first_imgInclusivity has never been more important to the workplace of today — or tomorrow. It has also never been more important to Dell. We are proud of our culture of inclusion and committed to ensure that our workplace reflects the diversity of all the customers we serve.The millennial generation — already the largest demographic of today’s global workforce — expects to be part of a global team made up of different races, ethnicities, gender identifications and ages. According to a study by Deloitte, they’re now thinking of diversity and inclusion in a cognitive context – focusing on how the workforce encourages collaboration between people with different experiences, ideas and skill sets.Not only is this good business sense — a diverse range of ideas and experience drives innovation — but it is the right thing to do. And it is something that we believe in deeply.I was proud to read an article last week in The Tennessean by Dell team member and co-lead for our North American PRIDE Employee Resource Group, Nikki Gibson, about the importance of an inclusive culture in the workplace. It’s an absolute given that when team members feel valued, engaged and inspired, they do their best work for our customers and communities. That’s why our leadership team is committed to creating an inclusive culture for all team members, all around the world, all year round. Inclusion is a leadership imperative and, as Nikki points out, takes intention and structure.At Dell, we have been focused on three imperatives: Culture, Communities and Commitment.We recognized early on that culture is critical to enabling inclusivity. Dell was the first IT company to participate in an initiative called Men Advocating Real Change (MARC), led by global non-profit organization Catalyst. This training engages leaders in candid conversations about the role of gender and diversity in the workplace as well as topics such as unconscious bias. We are committed to 100 percent executive participation in this initiative.In addition, our global Employee Resource Group (ERG) community provides opportunities for personal and professional development by connecting team members around areas such as gender, ethnicity, sexual orientation and background. Because these groups are so powerful in shaping our culture and positively contributing to our business through increased employee engagement, we actively encourage all of our team members to participate. We currently have 14 ERGs in 60 countries consisting of 32,000 members and 300 chapters, and were recognized last month by DiversityInc for the strength of this program. And we are dedicated to continue to increase our participation levels in the coming years.With regard to community, at Dell, we are committed to being great role models for each other and the industry. After all, you can’t be what you can’t see. Through partnerships with agents of change, like the Human Rights Campaign, the Anita Borg Institute (ABI), the Society for Women Engineers and The Partnership, we reach beyond the borders of our organization to share and gain insight into best practices for cultivating and promoting a culture of equality and inclusion.We are very proud of the supportive and inclusive culture we have built at Dell, but great is never good enough. We must continue to raise the bar and hold ourselves accountable for creating welcoming workplaces for everyone. Our leaders are committed to growing a diverse workforce, starting with our Chairman and CEO, Michael Dell, who chairs our Global Diversity Council.I am a woman, a partner, a mother and a business leader — and I intend to live each facet of what makes me “me” to the fullest. I know I can do that at Dell, a company that believes in harnessing the power of the best and brightest talent – regardless of gender, work style or country of origin.last_img read more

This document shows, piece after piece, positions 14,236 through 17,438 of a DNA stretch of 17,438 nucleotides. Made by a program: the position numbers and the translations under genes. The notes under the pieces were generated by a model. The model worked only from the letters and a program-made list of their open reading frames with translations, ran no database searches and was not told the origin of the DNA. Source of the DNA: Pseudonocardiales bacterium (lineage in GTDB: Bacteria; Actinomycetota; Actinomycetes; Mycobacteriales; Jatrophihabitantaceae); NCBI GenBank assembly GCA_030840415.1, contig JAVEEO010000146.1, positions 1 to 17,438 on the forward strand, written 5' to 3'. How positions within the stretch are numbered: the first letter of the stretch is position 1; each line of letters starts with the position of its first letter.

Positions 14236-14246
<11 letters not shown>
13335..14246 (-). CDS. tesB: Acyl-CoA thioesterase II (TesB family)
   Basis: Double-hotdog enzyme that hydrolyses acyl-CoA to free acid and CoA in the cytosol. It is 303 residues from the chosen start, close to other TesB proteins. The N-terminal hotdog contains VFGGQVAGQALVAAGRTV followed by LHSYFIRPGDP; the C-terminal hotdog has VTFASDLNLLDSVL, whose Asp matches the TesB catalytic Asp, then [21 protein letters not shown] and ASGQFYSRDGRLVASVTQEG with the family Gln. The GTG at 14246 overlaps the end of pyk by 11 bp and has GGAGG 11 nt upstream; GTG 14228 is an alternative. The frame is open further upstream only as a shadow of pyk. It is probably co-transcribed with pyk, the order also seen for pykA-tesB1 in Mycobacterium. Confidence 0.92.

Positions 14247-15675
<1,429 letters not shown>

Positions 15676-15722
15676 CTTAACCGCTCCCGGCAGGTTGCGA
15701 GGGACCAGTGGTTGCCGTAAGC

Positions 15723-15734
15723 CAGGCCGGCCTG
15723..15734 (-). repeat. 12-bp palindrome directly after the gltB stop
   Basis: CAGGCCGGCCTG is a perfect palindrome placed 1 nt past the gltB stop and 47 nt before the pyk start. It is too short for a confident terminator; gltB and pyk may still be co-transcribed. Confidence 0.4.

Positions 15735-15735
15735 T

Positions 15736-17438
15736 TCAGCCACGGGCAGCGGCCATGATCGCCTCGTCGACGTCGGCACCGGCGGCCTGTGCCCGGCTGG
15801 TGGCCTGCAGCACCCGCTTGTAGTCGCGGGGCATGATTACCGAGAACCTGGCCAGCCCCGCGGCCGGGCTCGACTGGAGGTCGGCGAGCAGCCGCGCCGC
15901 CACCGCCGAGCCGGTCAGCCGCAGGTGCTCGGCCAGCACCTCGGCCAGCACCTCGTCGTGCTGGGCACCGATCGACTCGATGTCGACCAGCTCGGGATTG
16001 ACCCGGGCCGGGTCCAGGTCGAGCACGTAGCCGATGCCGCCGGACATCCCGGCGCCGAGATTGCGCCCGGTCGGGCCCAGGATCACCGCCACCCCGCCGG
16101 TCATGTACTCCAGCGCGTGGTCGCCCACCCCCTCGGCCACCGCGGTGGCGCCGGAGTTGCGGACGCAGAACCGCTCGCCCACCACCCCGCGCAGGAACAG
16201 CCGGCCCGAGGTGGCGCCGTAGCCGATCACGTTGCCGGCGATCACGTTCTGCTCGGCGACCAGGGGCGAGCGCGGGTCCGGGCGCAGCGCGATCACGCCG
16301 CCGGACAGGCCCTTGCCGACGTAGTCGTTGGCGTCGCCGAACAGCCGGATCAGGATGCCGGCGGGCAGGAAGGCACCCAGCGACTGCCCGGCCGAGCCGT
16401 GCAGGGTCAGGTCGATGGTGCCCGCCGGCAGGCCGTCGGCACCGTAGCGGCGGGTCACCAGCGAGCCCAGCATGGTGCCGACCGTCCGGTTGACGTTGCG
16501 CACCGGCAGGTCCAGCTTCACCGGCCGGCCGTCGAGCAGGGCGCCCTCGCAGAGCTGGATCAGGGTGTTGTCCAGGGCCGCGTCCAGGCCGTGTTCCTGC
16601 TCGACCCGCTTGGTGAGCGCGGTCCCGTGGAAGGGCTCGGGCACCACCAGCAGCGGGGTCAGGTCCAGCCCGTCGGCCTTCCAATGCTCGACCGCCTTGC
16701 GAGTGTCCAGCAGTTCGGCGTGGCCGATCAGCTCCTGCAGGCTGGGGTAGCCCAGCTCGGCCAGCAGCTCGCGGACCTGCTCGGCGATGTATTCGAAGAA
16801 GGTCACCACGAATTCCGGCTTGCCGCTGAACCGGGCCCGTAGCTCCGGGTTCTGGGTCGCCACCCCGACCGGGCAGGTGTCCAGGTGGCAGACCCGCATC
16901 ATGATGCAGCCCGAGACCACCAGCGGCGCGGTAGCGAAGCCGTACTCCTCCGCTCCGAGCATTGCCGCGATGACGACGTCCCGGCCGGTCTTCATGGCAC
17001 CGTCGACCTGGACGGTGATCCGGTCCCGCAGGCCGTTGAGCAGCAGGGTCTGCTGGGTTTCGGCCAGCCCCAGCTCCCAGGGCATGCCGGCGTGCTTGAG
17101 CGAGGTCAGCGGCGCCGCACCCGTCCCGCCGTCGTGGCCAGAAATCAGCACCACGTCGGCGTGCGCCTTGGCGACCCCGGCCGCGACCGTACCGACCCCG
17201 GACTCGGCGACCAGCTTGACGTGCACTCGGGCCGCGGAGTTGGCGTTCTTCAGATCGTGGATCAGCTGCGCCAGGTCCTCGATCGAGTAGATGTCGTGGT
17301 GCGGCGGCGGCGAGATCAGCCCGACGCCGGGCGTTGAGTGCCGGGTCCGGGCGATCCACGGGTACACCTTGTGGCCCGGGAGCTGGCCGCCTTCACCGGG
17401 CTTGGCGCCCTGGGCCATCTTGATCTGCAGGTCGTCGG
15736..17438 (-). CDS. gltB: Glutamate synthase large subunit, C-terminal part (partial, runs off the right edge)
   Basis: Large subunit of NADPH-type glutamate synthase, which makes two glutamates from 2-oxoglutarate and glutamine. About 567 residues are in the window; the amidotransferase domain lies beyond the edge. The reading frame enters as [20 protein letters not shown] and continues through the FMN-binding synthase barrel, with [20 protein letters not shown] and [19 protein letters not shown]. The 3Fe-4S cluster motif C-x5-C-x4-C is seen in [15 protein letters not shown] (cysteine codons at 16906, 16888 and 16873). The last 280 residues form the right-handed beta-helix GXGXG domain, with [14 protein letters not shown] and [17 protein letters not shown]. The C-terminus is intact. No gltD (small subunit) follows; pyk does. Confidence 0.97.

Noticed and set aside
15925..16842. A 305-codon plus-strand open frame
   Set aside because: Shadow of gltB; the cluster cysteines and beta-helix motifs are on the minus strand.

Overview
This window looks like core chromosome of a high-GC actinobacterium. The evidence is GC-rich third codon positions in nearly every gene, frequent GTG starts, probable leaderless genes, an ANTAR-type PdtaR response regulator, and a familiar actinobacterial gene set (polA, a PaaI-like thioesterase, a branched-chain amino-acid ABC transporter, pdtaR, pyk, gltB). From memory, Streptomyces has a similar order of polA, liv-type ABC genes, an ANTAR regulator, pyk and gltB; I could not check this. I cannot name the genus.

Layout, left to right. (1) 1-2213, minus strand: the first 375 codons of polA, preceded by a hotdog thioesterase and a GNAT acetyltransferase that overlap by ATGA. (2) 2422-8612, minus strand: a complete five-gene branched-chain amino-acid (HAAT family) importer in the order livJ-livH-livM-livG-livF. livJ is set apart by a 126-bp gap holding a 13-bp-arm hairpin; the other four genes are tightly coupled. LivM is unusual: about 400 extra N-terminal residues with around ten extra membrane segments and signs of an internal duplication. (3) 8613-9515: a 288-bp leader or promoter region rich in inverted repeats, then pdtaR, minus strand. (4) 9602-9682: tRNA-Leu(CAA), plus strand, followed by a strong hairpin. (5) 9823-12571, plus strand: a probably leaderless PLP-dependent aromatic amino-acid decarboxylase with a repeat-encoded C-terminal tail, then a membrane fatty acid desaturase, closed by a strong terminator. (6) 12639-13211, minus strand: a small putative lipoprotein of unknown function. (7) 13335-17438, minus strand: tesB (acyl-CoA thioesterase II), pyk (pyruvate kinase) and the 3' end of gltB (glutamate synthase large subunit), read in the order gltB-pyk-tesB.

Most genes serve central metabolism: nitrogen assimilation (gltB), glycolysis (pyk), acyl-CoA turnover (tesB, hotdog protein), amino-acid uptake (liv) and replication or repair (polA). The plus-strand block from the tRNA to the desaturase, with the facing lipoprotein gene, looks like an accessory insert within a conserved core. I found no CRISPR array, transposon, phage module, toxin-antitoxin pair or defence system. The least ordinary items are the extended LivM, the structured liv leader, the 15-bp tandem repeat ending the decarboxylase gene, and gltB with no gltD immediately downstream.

Helen Mirren Reigns Supreme; The Audience Recoups on B’way

first_imgLong may she reign over the Great White Way! Broadway.com has confirmed that the Helen Mirren-led The Audience has recouped its $3.4 million production costs on the Main Stem. Directed by Stephen Daldry, Peter Morgan’s play began previews on February 17 and officially opened on March 8 at the Gerald Schoenfeld Theatre. The show’s limited engagement will run through June 28.For sixty years Elizabeth II has met each of her twelve Prime Ministers in a weekly audience at Buckingham Palace. Both parties have an unspoken agreement never to repeat what is said, not even to their spouses. The Audience imagines a series of pivotal meetings between the Downing Street incumbents and their Queen. From Churchill to Cameron, each Prime Minister uses these private conversations as a sounding board and a confessional—sometimes intimate, sometimes explosive. In turn, the Queen can’t help but reveal her own self as she advises, consoles and, on occasion, teases. These private audiences chart the arc of the second Elizabethan Age, from the beginning of Elizabeth II’s reign to today.The production will also star Geoffrey Beevers as the Queen’s equerry, with Michael Elwyn as Anthony Eden, Richard McCabe as Harold Wilson and Rufus Wright as David Cameron. All are reprising their roles from the acclaimed London production. Show Closed This production ended its run on June 28, 2015 Related Shows The Audience View Commentslast_img read more